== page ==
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dc.contributor.authorBaxter, Gwen
dc.date.accessioned2019-08-19T20:32:33Z
dc.date.available2019-08-19T20:32:33Z
dc.date.issued2019-06
dc.identifier.urihttp://hdl.handle.net/20.500.11803/816
dc.description.abstractYoung adults finishing school and entering the workforce today require a wide range of unique skills to succeed in their personal and professional lives. Today’s youth are expected to demonstrate and exemplify knowledge in many additional areas that are currently commonplace, such as technology skills, the ability to communicate effectively, and exhibit numerous leadership and citizenship qualities. Cabus & De Witte (2016) indicated the drop-out rate of Canadian high-school students is a concern. It can be argued that many adolescents are not receiving the training required to effectively lead them and their careers in a positive, lifeward, proactive direction. There is currently no leadership course mandated in the core curriculum of Alberta schools, which may leave today’s youth without particular knowledge, skills, and attributes related to leadership which is an important life skill. Building leadership capacity in students during their formative years can help inspire adults who are willing and able to think critically, solve problems, effectively lead day-to-day operations, take risks, set and reach goals, and help create other capable leaders. Societal expectations of today’s young adults are currently at the highest standards in the 21st century, with particular Grade 12 core courses being not only a prerequisite to post-secondary education, but also for entry-level positions within the world of work. Further to the societal demands of a high-school diploma are the knowledge, skills, and attributes of equally high standards in today’s youth such as character and citizenship education and the application of those attributes in a leadership capacity. Examples of character and citizenship traits, included in many Christian-based school divisions, are leadership attributes such as faith, hope, charity, gentleness, hospitality, humility, kindness, patience, prayerfulness, respect, forgiveness, and righteousness (Alberta Education, 2005). Students are expected to be engaged thinkers and ethical citizens with an entrepreneurial spirit, who contribute to a strong and prosperous economy and society, as per the Alberta Government’s Ministerial Order on Student Learning (Alberta Education, 2015). Teachers have a critical role in facilitating leadership capacities in students through both curricular and non-curricular training within the framework of the Teacher Quality Standard (Alberta Education, 2018) and the Leadership Quality Standard (Alberta Education, 2018). Teachers, as lifelong learners and leaders, have the expertise to develop those same learning and leadership qualities in their students which may enable them to become critically thinking responsible citizens who contribute to both the economy and society.en_US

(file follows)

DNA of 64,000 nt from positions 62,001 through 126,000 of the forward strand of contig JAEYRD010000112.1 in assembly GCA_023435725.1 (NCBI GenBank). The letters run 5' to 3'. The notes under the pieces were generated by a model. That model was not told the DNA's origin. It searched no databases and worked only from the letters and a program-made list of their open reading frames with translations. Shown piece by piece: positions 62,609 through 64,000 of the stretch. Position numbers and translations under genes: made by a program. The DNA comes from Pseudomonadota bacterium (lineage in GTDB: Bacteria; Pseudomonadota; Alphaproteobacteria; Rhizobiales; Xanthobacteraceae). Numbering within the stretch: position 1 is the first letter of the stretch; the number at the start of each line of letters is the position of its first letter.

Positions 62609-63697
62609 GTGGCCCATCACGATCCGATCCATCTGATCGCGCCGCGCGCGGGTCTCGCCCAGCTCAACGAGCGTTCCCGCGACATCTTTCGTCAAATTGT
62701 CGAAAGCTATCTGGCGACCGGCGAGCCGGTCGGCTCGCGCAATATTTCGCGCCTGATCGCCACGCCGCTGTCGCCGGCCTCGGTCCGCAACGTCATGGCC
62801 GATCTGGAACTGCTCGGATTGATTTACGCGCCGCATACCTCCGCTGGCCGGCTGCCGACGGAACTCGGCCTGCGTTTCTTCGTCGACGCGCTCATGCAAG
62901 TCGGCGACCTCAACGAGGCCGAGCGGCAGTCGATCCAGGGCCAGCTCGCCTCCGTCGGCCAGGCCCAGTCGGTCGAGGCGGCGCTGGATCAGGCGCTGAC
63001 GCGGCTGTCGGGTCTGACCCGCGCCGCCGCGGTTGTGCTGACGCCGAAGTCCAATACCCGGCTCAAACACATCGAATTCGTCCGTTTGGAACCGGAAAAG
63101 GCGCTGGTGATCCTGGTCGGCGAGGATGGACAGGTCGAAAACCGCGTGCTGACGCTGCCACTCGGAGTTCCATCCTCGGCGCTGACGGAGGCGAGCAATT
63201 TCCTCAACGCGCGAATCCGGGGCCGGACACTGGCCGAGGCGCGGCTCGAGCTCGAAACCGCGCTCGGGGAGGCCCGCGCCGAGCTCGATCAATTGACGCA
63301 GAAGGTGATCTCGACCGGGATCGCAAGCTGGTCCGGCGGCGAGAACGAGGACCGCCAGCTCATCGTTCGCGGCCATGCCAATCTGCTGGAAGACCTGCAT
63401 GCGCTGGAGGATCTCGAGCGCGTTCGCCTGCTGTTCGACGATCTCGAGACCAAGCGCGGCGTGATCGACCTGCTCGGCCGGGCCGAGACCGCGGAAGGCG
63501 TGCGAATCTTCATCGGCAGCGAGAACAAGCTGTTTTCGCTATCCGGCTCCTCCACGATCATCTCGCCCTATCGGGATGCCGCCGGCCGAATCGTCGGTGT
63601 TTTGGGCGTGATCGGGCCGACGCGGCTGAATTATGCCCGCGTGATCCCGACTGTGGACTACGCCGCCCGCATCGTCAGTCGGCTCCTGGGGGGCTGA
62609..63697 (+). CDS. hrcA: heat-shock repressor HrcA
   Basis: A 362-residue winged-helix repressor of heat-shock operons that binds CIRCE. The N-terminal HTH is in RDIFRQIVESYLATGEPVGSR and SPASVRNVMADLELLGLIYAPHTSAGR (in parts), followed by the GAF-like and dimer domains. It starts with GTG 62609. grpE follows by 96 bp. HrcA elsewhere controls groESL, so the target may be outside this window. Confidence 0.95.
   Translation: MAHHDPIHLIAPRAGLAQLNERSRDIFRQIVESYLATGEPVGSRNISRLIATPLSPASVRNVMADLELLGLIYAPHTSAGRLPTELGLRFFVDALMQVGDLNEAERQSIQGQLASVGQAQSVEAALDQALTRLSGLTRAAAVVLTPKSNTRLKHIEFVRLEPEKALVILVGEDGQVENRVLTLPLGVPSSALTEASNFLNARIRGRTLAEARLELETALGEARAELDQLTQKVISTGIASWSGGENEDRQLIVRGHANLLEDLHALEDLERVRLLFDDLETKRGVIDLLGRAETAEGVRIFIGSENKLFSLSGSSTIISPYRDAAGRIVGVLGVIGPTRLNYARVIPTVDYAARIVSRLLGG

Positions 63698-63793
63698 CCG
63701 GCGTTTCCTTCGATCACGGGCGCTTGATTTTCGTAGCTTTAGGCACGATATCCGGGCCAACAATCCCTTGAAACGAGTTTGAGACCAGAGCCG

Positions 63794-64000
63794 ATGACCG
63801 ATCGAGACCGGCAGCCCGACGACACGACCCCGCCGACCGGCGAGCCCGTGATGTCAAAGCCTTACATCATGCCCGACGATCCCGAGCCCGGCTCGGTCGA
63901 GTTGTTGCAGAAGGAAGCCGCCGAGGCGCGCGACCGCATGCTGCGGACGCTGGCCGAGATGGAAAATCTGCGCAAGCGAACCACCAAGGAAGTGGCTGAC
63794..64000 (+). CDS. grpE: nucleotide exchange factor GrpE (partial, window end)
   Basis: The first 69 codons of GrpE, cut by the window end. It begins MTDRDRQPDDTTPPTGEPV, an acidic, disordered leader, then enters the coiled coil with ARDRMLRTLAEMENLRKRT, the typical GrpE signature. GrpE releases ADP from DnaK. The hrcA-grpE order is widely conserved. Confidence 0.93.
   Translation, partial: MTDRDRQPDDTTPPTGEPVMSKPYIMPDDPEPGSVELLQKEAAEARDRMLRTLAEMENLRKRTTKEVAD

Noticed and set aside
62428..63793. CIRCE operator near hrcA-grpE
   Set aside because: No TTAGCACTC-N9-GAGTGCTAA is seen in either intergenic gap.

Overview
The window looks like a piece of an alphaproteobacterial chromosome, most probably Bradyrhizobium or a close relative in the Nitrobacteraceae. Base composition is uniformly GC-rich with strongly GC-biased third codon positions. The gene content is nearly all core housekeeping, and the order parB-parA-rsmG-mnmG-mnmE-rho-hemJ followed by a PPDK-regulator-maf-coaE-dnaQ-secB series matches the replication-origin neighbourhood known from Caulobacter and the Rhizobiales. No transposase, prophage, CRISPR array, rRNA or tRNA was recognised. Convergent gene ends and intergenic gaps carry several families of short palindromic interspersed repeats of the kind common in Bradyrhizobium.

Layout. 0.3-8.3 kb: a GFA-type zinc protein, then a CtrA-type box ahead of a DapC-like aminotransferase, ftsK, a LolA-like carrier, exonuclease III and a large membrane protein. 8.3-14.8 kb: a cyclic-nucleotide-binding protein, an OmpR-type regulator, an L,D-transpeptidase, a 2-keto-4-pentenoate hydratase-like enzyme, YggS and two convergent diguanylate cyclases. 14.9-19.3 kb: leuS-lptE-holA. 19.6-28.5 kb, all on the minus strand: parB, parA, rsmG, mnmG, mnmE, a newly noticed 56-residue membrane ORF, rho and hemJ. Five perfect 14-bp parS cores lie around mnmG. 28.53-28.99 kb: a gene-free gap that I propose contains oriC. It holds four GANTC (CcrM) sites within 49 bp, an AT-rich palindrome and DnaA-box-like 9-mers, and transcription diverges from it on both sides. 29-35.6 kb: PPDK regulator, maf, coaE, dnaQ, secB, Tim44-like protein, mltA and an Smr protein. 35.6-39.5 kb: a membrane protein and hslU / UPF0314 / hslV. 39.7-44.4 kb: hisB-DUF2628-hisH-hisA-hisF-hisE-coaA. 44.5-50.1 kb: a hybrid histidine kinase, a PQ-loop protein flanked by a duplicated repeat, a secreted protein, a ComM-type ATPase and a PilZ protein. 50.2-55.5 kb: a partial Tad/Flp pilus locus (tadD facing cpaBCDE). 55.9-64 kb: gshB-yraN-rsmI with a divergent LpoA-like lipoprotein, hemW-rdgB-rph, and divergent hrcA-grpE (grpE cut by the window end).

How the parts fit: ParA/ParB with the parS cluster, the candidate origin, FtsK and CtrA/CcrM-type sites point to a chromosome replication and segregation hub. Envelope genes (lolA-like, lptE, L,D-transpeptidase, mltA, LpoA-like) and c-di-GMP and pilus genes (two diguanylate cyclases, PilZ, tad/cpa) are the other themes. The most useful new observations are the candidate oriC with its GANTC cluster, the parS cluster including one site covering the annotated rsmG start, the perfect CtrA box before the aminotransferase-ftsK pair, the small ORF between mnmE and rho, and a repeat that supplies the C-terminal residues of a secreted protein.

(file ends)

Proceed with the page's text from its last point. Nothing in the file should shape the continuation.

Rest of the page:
dc.language.isoenen_US
dc.rightsAttribution-NonCommercial-NoDerivs 3.0 United States
dc.rightsopenAccess
dc.rights.urihttp://creativecommons.org/licenses/by-nc-nd/3.0/us/
dc.subjectPrincipal leadershipen_US
dc.subjectLeadership capacityen_US
dc.subjectLeadership quality standarden_US
dc.subjectTeacher leadershipen_US
dc.subjectTeaching quality standarden_US
dc.subjectStudent leadershipen_US
dc.subjectFaith-baseden_US
dc.subjectDistributive leadershipen_US
dc.subjectEffective leadershipen_US
dc.subjectSchool cultureen_US
dc.titleTeachers Developing Leadership Capacity in Studentsen_US
dc.typeThesisen_US
thesis.degree.disciplineEducational Leadershipen_US
thesis.degree.grantorCity University of Seattleen_US
thesis.degree.levelMastersen_US
thesis.degree.nameMaster of Educationen_US
cityu.schoolAlbright School of Educationen_US
cityu.siteSeattleen_US
cityu.site.countryUnited Statesen_US


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